Black & White and Color Digital Photographs
It is truly difficult for me to describe the images in this series, mainly because they are the result of what one man taught me many years ago, when he took me on his boat for the first time into the immensity of the Florida Everglades back in 1997. His name was Oscar Thompson and he was a true native Floridian photographer. He showed me how to look at the River of Grass in a different way. He gave me the gift of the “Swamp’s magic”. And I will thank him for that for the rest of my life. I dedicate this work to his memory. I miss you my friend!

Oscar Thompson was a fifth-generation Floridian, born in Ft. Myers and reared in Everglades City and Immokalee. At the time of his death in December of 2002, his photography was emerging as a major force in Florida nature photography, a distinction that was undoubtedly the result of his rich life as a native Floridian. Both his father and grandfather were guides in Southwest Florida. While other youngsters were trooping off to camp in the mid-1950's, young Thompson was spending summers with the Seminole Indians, gaining an appreciation for Florida's wildlife and natural habitats.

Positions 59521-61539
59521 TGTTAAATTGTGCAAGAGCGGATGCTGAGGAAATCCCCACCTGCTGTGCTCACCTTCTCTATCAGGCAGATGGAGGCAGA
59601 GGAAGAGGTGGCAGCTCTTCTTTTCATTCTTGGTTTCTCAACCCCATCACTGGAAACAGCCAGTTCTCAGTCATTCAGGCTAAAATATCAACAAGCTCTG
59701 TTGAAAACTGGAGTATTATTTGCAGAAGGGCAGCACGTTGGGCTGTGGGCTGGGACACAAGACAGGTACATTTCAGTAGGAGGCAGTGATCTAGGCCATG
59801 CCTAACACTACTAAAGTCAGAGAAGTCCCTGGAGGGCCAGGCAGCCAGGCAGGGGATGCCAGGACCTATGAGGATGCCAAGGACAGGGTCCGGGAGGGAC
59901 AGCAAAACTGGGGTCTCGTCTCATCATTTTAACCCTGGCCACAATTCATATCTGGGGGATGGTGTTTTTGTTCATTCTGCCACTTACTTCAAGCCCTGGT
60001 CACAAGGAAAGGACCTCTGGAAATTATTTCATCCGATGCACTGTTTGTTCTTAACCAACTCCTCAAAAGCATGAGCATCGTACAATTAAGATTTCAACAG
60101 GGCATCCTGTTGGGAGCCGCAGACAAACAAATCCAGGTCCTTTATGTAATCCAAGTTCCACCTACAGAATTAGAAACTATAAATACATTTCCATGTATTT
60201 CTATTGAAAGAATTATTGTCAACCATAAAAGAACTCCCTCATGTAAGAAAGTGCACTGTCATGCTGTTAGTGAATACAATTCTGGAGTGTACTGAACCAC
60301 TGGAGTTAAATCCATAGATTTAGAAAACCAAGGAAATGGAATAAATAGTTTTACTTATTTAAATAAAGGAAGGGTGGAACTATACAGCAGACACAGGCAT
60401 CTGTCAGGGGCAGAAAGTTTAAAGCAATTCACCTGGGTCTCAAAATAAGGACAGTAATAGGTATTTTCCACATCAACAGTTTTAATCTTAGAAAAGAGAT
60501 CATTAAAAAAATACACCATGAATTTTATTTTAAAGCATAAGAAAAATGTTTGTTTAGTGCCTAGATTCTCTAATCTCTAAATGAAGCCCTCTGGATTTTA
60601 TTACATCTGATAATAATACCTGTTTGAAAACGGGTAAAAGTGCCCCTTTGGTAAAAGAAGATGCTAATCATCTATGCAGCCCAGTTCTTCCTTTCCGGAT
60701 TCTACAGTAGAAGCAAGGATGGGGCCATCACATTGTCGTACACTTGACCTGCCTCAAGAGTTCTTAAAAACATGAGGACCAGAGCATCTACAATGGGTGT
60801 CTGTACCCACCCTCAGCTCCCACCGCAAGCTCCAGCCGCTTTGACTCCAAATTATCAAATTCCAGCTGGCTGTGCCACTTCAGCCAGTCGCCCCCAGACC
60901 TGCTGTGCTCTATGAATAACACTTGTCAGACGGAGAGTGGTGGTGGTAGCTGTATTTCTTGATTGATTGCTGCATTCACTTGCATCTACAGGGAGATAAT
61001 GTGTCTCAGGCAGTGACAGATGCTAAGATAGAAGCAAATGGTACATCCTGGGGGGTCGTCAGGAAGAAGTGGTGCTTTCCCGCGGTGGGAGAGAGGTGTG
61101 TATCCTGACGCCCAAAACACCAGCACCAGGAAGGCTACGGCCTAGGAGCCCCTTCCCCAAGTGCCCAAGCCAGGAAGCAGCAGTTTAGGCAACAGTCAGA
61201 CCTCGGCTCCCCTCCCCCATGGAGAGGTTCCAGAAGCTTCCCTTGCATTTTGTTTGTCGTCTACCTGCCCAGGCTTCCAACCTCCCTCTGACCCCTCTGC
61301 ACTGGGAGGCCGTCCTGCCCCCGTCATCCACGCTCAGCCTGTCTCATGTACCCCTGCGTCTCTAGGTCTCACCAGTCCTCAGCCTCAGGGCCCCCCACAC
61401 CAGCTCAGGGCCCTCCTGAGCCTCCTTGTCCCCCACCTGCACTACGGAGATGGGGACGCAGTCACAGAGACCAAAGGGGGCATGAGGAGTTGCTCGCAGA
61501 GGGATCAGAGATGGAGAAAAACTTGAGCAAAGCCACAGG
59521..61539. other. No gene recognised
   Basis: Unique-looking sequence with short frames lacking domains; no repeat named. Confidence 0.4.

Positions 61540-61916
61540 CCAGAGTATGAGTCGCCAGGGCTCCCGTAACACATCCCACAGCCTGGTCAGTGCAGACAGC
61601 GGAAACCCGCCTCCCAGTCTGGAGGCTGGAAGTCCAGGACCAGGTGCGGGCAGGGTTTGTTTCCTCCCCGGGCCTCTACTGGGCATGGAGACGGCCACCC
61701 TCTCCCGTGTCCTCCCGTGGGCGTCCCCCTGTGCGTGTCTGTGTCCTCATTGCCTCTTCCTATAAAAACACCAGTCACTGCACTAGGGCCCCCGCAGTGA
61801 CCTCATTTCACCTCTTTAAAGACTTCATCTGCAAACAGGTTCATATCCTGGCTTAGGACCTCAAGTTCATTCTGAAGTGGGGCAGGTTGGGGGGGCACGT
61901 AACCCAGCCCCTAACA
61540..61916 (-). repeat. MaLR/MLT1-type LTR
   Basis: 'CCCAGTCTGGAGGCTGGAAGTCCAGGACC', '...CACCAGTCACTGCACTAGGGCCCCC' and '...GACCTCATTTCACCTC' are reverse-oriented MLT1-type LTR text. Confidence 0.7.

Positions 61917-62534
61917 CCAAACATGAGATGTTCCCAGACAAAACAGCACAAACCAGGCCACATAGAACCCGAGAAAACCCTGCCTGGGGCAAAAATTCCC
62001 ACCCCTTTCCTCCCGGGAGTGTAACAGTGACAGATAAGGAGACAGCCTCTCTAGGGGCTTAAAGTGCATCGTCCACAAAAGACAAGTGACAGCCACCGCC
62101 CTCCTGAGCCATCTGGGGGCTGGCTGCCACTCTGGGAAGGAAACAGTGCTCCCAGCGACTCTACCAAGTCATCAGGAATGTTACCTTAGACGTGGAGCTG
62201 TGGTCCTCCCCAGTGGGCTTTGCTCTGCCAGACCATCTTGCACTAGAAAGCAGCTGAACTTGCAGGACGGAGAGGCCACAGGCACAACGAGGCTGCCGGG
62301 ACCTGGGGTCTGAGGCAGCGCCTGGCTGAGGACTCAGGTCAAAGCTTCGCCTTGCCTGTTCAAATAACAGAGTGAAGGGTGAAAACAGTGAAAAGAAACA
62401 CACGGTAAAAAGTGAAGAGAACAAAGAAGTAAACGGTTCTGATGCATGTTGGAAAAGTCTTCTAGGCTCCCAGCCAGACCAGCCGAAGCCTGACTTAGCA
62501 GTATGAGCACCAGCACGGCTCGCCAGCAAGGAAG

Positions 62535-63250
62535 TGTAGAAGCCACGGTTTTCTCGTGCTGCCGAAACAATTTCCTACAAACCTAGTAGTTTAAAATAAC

During the last few years of his life, Thompson devoted his time to capturing the images of the vanishing natural world of his youth, the Florida Everglades and Ten Thousand Islands. He lived primarily in the Big Cypress Swamp, leading visitors on nature hikes, mounting shows of his work and lecturing on the natural environment. Oscar Thompson’s brilliant body of work is a rare testament to the natural beauty of South Florida’s wilderness—and an even greater testament to one man’s love of it. 

Oscar Thompson died of natural causes on December 15th of 2002, at the age of 59.

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